Google (disambiguation)


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There are some great new features in the pipeline and we won't stop creating new ones. We have just started, so stay tuned ; circlecount birthday thankyou. That's exactly what we meant with "our friends" ;. Originally shared by Mervik Haums - 41 comments. We all know that, isn't it? But the most common issue among marketing pros is not having enough time to get things done efficiently.

And that's exactly why we use tools and sites that help us get things done quickly and brilliantly. I want to try this, but I'm not interested in Firefox. Google Plus Follower Stats: I started working on the Chrome version, but my free time is not so much these days.

I'll notify you when it happens. Thank you for your interest. Set up a password for your page https: Oct 16, Well! And please share, share, share! You'll be notified when the Chrome version will be released! Sounds like a great tool, can't wait till I can start using it in chrome.. Originally shared by lifehack. Translate Show original text.

Originally shared by WebRankInfo - 1 comment. If I add you to one of my circles, it's MY circle. It means that I follow you, not that you follow me. After two days spent in the company of one of the biggest Google bashers on the planet, there's a sense that the Google-specific attacks may be getting old.

That didn't dissuade anyone at Consumer Watchdog's conference from taking swipes at Google, yet Court and his cohorts are starting to acknowledge that Google is just a rather large example of Internet-industry practices that grate on the group in general. And he acknowledges that any successful regulatory pursuit of Google wouldn't necessarily prevent another company from simply taking over where Google left off, applying many of the same Internet advertising principles that raise his ire.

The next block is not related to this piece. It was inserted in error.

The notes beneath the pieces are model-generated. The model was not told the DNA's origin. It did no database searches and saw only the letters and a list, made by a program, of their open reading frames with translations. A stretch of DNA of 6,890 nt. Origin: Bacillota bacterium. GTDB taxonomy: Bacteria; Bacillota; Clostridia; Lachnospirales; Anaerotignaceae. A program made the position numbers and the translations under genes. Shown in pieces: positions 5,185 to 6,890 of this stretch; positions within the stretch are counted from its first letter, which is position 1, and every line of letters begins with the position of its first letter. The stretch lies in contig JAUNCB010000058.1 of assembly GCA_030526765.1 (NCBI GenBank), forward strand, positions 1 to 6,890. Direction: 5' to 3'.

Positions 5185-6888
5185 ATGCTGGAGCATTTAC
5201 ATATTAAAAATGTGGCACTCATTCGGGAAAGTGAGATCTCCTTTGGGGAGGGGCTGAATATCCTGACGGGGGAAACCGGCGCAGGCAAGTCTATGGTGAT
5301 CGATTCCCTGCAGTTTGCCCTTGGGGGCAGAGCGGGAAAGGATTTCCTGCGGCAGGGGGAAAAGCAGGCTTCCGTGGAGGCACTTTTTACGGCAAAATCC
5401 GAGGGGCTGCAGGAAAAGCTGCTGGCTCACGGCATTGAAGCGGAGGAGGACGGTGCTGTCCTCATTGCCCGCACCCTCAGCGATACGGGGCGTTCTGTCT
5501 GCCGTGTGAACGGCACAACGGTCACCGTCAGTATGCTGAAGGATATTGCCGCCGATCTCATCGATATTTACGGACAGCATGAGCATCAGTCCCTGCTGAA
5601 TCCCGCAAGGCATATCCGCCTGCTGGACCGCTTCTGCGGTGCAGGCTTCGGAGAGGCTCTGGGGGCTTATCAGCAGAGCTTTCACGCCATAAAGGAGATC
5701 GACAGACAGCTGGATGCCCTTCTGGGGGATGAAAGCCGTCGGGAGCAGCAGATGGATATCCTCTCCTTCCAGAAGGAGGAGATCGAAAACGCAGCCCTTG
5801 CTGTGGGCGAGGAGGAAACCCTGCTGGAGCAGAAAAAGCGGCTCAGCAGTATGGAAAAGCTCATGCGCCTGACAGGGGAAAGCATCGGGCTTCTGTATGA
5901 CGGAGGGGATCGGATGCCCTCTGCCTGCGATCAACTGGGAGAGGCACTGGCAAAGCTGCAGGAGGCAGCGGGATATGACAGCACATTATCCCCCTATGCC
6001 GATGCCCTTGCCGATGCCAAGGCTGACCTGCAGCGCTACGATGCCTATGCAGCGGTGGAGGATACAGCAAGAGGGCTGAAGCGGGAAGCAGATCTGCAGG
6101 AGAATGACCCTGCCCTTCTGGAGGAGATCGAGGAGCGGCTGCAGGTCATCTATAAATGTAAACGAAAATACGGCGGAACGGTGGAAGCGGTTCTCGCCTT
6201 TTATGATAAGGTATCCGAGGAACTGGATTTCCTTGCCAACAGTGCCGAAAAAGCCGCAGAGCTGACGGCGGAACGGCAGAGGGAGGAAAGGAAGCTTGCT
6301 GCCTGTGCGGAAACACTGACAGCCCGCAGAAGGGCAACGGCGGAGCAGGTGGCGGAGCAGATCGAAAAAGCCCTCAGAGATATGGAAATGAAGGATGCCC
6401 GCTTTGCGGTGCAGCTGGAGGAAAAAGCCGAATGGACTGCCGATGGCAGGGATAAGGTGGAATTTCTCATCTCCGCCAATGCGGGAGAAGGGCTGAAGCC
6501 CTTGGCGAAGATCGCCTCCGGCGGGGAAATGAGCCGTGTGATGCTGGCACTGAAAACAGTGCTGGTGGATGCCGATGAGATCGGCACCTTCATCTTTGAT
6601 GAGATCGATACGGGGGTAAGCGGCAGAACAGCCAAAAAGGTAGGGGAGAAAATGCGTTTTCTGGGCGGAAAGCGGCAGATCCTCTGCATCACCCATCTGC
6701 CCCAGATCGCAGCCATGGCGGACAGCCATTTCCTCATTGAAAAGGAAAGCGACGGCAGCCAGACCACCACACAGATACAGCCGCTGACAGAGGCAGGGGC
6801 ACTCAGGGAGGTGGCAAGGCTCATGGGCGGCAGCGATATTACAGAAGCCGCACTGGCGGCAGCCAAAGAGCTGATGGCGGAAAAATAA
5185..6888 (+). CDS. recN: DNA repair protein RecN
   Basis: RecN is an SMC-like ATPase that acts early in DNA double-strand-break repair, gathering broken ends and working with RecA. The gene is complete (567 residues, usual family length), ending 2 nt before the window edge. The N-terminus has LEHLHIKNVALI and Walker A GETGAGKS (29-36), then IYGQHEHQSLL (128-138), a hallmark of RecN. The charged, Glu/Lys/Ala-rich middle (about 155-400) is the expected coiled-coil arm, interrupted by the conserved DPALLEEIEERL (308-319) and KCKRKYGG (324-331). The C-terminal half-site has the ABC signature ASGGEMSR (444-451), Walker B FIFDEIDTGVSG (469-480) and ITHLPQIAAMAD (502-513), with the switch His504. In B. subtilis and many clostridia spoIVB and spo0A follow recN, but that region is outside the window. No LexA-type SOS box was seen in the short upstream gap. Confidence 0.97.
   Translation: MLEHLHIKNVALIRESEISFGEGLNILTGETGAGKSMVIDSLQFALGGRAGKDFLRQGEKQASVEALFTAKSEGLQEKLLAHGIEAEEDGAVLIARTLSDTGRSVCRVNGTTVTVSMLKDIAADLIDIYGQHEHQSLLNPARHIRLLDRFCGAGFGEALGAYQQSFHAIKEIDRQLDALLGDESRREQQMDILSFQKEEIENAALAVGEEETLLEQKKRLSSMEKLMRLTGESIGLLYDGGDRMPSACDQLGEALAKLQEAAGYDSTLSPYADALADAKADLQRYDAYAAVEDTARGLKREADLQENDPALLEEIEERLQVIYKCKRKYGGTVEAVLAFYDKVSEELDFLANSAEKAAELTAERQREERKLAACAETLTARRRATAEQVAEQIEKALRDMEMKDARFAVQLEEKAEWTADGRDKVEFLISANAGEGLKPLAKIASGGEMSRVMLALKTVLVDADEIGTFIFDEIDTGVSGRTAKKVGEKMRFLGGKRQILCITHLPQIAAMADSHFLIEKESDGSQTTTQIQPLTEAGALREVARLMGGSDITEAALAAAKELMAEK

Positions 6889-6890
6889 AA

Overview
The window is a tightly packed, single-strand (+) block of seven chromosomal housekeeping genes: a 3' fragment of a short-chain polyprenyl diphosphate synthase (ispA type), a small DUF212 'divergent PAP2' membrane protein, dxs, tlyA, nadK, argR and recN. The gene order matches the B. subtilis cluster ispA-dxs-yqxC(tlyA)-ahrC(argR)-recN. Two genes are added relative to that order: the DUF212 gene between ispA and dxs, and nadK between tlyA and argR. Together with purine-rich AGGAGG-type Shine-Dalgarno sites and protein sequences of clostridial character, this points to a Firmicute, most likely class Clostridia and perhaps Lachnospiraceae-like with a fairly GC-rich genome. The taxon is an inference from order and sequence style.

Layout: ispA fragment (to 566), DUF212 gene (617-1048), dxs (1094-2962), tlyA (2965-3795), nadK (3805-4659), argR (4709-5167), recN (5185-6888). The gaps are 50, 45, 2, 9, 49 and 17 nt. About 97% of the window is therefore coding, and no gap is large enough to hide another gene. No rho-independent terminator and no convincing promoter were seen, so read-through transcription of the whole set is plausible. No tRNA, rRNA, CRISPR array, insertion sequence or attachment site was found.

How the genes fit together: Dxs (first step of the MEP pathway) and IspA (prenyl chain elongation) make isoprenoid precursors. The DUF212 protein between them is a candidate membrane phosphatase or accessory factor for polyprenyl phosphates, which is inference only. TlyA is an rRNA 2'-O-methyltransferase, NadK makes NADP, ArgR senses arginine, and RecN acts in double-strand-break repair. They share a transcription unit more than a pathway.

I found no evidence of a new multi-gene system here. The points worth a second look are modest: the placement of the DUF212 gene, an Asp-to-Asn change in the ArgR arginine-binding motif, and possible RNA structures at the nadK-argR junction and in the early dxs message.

Still, Consumer Watchdog is a co-counsel in the pending legislation over Google's Street View Wi-Fi debacle , easily the biggest privacy-related mistake or transgression the company has ever made. Court supplements his budget in part by earning so-called "cy pres" awards , essentially the leftover spoils from lawsuits in which the original class of plaintiffs can't be easily compensated, and he could be in for a big payday once that legislation is eventually satisfied. At the moment the anti-Google business isn't a particularly lucrative one: Consumer Watchdog's conference at the National Press Club was attended by fewer than 50 people and featured barely warmed-over croissant sandwiches for lunch.

Google hosted a conference for several hundred business types in April that featured a five-minute tutorial on how to operate the fancy chairs allocated to attendees, sealing the pitch with free Nexus One phones for all in attendance.

But it certainly does attract attention, enough attention for Court to divert a fair amount of his energy away from Consumer Watchdog's main causes toward Google. In Court's book, "The Progressive's Guide to Raising Hell," he wrote "the public can win if its opinion is focused like a beam, and if the right person with a platform holds up a lens at the right time to magnify the force of the public's light.

Court thinks that public distrust of Google is growing, and he wants to be that person holding that lens. Google scoffs at the notion that widespread numbers of people are angry about its methods, but clearly there are some. What Court doesn't mention in the book is that lenses can also be used to turn a very small amount of light into a raging fire. This appears to be his strategy with Google, taking nearly any tidbit that emerges about Google and turning it into an opportunity to bash the company.

Court used Google's decision to celebrate the 40th anniversary of "Sesame Street" with a Google Doodle of Big Bird to launch a trademark attack, calling the doodle " the Trojan Muppet " in suggesting Google was trying to lure children. It's rhetoric like that that makes it hard for the tech industry to take Consumer Watchdog seriously. For all the rhetoric, however, Court's basic message is simple: Google is the most powerful company on the Internet and needs to be watched extremely closely.

Be respectful, keep it civil and stay on topic. We delete comments that violate our policy , which we encourage you to read. Discussion threads can be closed at any time at our discretion. Don't show this again. Culture An inside look at Google's loudest critic Consumer Watchdog is not the biggest organization that regularly attacks Google, but it's perhaps the least afraid to be over-the-top in urging scrutiny.

Consumer Watchdog's John Simpson, Carmen Balber, and Jamie Court left to right make last-minute arrangements for their Wednesday privacy conference, dominated by criticism of Google.